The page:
Pancanada, aka: Pañcanada, Pāñcanada, Pancan-nada; 4 Definition(s)
Pancanada means something in Hinduism, Sanskrit. If you want to know the exact meaning, history, etymology or English translation of this term then check out the descriptions on this page. Add your comment or reference to a book if you want to contribute to this summary article.
Alternative spellings of this word include Panchanada.
Purana and Itihasa (epic history)
1) Pañcanada (पञ्चनद).—A land of the north-western side of Bhārata. This is at present called the Punjab. When Nakula conquered the western states he conquered Pañcanada also. (Śloka 11, Chapter 32, Mahābhārata). Five rivers of names Vipāśā (Vyāsa), Śatadrū (Sutlej), Irāvatī (Rāvī), Cndrabhāgā (Chenab) and Vitastā (Jhelum) run through this place and that is why the place is called Pañcanada.
2) Pañcanada (पञ्चनद).—A sacred place in Kurukṣetra. If one bathes in the holy pond of Koṭitīrtha there, one would get the benefit of performing an Aśvamedha. (Chapter 83, Vana Parva).Source: archive.org: Puranic EncyclopaediaSource: Cologne Digital Sanskrit Dictionaries: The Purana Index
Pañcanada (पञ्चनद) is a name mentioned in the Mahābhārata (cf. II.29.10, V.19.29, VI.20.10, VI.52.5, VIII.30.74) and represents one of the many proper names used for people and places. Note: The Mahābhārata (mentioning Pañcanada) is a Sanskrit epic poem consisting of 100,000 ślokas (metrical verses) and is over 2000 years old.
Pañcanada also refers to the name of a Tīrtha (pilgrim’s destination) mentioned in the Mahābhārata (cf. ).Source: JatLand: List of Mahabharata people and places
The Purana (पुराण, purāṇas) refers to Sanskrit literature preserving ancient India’s vast cultural history, including historical legends, religious ceremonies, various arts and sciences. The eighteen mahapuranas total over 400,000 shlokas (metrical couplets) and date to at least several centuries BCE.
Languages of India and abroad
1) (-dī f.) Prevalent in the पञ्चनद (pañcanada) or Punjab.
-daḥ A prince of the Punjab.
2) (pl.) Its inhabitants.
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Pañcanada (पञ्चनद).—'the country of five rivers, the modern Panjab (the five rivers being śatadru, vipāśā, irāvatī, candrabhāgā and vitastā, or the modern names Sutlej, Beas, Ravee, Chenab and Jhelum).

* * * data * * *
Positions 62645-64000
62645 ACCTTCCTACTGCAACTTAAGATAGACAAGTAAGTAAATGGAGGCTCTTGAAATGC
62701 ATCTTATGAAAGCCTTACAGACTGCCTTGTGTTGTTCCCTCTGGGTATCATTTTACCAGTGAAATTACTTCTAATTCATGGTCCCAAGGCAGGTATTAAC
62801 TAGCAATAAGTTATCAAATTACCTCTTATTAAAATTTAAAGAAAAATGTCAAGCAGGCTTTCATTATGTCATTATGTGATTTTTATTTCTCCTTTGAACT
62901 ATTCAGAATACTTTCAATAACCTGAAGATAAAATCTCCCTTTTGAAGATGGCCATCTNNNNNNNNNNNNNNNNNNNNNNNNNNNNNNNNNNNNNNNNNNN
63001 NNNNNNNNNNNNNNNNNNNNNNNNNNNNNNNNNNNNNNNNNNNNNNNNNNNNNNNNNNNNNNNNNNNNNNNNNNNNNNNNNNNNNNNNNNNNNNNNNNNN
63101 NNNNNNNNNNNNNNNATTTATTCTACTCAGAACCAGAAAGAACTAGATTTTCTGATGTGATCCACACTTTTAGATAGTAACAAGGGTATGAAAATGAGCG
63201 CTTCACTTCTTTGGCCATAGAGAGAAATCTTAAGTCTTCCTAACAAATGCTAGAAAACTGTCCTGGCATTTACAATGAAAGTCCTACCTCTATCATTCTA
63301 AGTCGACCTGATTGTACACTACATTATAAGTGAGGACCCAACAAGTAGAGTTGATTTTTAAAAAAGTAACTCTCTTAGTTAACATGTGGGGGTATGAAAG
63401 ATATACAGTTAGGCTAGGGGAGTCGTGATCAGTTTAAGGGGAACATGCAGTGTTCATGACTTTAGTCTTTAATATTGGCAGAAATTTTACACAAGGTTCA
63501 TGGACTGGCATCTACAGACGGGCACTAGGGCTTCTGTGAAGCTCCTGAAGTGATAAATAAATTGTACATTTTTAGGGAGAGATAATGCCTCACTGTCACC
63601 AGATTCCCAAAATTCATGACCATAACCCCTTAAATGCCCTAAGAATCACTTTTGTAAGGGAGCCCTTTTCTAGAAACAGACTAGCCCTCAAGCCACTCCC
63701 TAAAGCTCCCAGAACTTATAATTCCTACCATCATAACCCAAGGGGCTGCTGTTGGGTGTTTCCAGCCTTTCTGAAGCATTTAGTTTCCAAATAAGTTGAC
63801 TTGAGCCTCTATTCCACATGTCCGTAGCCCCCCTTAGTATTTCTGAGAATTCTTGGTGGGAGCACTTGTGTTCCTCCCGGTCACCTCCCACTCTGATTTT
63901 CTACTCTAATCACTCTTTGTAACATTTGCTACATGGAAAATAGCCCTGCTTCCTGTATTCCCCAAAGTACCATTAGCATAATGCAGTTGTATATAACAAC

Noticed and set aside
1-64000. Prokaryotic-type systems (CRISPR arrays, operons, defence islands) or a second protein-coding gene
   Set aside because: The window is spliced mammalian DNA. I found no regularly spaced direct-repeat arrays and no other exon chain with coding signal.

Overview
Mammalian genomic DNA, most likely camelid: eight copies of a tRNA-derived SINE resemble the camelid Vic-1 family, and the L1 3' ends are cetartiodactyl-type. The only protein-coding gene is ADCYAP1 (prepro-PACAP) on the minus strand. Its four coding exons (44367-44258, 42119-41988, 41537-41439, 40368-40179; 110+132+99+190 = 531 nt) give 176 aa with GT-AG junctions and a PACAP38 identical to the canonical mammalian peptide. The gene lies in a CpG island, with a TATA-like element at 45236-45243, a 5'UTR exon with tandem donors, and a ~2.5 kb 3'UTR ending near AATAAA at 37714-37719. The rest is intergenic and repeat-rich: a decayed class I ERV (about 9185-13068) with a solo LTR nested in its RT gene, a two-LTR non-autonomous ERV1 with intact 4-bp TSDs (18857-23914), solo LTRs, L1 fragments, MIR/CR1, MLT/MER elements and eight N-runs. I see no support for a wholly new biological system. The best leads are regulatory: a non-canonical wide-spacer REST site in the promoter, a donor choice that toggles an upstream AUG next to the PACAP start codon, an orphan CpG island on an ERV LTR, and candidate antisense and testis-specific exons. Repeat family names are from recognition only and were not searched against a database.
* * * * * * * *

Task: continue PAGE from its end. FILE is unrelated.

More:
Derivable forms: pañcanadaḥ (पञ्चनदः).
Pañcanada is a Sanskrit compound consisting of the terms pañcan and nada (नद).Source: DDSA: The practical Sanskrit-English dictionary
Sanskrit, also spelled संस्कृतम् (saṃskṛtam), is an ancient language of India commonly seen as the grandmother of the Indo-European language family. Closely allied with Prakrit and Pali, Sanskrit is more exhaustive in both grammar and terms and has the most extensive collection of literature in the world, greatly surpassing its sister-languages Greek and Latin.
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Search found 11 books and stories containing Pancanada, Pañcanada, Pāñcanada or Pancan-nada. You can also click to the full overview containing English textual excerpts. Below are direct links for the most relevant articles:
The Brahma Purana (by G. P. Bhatt)
The Shiva Purana (by J. L. Shastri)
Chapter 7 - The coronation and the nuptials of Nandīśvara < [Section 3 - Śatarudra-saṃhitā]
List of Mahabharata people and places (by Laxman Burdak)
A History of Indian Philosophy Volume 2 (by Surendranath Dasgupta)
The Padma Purana (by N.A. Deshpande)
Chapter 24 - Piṅgatīrtha, Narmadā, Dvārāvatī, Timi etc. < [Section 3 - Svarga-khaṇḍa (section on the heavens)]
Chapter 26 - Kurukṣetra, Pāriplava, Śalvikinī, Koṭitīrtha etc. < [Section 3 - Svarga-khaṇḍa (section on the heavens)]
Brihat Samhita (by N. Chidambaram Iyer)